Yahoo Successor Pays $35m Penalty for Data Breach

In the first ever data breach enforcement action, Altaba, Inc., as successor in interest to Yahoo, paid a $35 million penalty to settle the SEC's cease and desist proceeding for Yahoo’s two-year delay in reporting the massive data breach that the company experienced in December 2014. The SEC has indicated that it is increasingly focused on companies’ cybersecurity disclosure practices. Andersen Sleater Sianni represents consumers who have been victims of data breaches including the recent one announced involving Lord and Taylor. Click here to read more about Altaba.

FTC Sues Lending Club for Hidden Fees

FTC sued Lending Club, a company offering personal loans online, for deceptively marketing loans with “no hidden fees” but charging a significant, hidden up-front fee. The lawsuit alleges that Lending Club says it will give customers a loan for a certain amount, but when it provides the loan, it deducts that undisclosed up-front fee. The FTC also says that Lending Club falsely told consumers they have been approved for loans when they have not, makes unauthorized withdrawals from consumers’ bank accounts, and failed to properly provide customers with required privacy notices. Andersen Sleater Sianni's attorneys represent consumers who have been misled or victims of companies' deceptive pract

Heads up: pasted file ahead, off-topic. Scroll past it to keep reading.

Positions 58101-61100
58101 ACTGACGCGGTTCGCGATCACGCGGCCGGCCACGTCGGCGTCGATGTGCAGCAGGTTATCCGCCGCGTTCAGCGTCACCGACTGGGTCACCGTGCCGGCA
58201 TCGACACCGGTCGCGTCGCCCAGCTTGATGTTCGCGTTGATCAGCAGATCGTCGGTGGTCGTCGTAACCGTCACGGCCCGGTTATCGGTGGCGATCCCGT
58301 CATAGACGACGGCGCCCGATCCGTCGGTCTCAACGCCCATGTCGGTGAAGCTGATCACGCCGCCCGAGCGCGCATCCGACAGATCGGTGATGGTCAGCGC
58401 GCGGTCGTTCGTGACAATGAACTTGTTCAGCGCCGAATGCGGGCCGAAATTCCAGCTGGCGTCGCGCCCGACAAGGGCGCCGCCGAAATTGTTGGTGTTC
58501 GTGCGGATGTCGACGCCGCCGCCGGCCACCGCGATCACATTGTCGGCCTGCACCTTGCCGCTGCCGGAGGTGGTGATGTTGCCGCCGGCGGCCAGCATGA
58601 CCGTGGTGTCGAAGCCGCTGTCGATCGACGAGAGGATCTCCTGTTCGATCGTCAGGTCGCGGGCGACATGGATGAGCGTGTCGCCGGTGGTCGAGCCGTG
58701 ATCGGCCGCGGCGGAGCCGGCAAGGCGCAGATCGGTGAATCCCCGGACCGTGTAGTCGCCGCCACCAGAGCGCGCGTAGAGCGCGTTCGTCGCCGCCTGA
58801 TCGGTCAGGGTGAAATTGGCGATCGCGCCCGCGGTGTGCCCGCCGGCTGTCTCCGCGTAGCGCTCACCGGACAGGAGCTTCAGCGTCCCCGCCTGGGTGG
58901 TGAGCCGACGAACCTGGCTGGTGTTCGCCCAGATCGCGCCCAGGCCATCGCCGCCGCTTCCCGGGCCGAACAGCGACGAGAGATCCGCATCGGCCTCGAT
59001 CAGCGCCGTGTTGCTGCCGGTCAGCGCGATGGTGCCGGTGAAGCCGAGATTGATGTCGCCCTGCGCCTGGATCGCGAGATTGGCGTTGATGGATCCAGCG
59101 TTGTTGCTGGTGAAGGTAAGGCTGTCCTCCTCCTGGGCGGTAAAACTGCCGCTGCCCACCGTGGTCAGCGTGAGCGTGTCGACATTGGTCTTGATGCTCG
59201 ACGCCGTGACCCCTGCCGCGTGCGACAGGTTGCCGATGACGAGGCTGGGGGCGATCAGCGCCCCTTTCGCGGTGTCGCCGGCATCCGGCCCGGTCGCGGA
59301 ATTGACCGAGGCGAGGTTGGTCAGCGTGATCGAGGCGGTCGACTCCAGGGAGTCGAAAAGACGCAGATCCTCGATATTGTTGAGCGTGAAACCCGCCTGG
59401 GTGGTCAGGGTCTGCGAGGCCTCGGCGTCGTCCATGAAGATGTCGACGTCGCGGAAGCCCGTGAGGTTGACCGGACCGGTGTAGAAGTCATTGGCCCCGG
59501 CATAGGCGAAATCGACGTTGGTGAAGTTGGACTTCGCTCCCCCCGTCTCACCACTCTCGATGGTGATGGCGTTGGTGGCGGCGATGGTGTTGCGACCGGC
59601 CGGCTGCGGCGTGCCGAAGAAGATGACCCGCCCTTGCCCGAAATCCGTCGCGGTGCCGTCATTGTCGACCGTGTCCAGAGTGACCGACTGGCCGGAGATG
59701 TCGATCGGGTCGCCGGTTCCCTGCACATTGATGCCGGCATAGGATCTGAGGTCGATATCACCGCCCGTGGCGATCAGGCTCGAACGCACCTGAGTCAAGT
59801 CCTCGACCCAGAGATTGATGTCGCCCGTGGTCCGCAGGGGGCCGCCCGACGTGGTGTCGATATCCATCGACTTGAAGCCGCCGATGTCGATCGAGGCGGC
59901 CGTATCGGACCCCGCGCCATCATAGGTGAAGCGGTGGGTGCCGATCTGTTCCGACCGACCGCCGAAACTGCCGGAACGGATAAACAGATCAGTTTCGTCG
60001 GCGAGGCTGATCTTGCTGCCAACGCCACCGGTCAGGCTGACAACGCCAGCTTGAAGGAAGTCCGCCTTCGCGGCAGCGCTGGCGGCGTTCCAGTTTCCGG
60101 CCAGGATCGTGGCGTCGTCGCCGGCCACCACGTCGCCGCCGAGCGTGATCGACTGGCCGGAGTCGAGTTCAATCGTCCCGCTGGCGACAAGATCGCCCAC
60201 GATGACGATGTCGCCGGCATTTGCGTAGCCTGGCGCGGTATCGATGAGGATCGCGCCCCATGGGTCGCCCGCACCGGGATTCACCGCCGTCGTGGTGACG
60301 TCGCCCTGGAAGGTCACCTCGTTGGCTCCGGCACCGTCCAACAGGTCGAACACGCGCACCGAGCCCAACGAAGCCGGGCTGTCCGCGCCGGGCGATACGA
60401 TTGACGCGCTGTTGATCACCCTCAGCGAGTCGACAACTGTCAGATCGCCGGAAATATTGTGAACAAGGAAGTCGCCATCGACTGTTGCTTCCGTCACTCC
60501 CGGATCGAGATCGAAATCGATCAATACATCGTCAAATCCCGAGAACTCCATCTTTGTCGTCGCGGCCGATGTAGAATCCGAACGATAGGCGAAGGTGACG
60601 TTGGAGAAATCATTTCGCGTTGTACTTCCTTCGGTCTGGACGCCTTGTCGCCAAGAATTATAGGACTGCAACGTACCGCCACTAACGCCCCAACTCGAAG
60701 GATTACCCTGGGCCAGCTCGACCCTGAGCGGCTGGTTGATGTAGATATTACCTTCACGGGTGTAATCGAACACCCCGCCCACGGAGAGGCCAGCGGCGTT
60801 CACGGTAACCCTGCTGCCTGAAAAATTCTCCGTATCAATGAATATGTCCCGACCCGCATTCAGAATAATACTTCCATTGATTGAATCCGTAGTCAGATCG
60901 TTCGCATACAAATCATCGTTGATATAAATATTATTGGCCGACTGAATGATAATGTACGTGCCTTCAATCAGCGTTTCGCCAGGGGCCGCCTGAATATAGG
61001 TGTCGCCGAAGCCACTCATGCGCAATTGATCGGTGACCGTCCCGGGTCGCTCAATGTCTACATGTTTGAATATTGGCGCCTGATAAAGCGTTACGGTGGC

DJ Khaled Sobers Up About Ads

After garnering millions of views of his snapchat that featured a bowl of cereal doused in sparkling wine and vodka, several advocacy groups warned DJ Khaled that he failed to disclose his material connections to the alcohol brands in violation of Federal Trade Commission law. Following this notice, many alcohol ads were deleted and he included #AD as required indicating his endorsement deals. Regulators and advocacy groups have recently targeted social media advertising particularly by celebrities that have failed to indicate that they are in fact paid endorsers of products or influencers. Andersen Sleater Sianni's lawyers represent consumers, who have been victims of false advertising. Cli

FTC Warns Not to Make Warranties Contingent on Their Own Parts or Services

The Federal Trade Commission warned six major companies that market and sell automobiles, cellular devices, and video gaming systems in the United States that there warranties may violate the Magnuson-Moss Warranty Act. The FTC told the companies that they cannot require consumers to use specified parts or service providers to keep their warranties intact unless e the parts or services are free or they receive a waiver from the FTC. The FTC warned that this practice hurts consumers who are forced to pay more of the services and competition for other products and services. Andersen Sleater Sianni represents consumers in breach of warranty actions. Click here to read more about the FTC's warni

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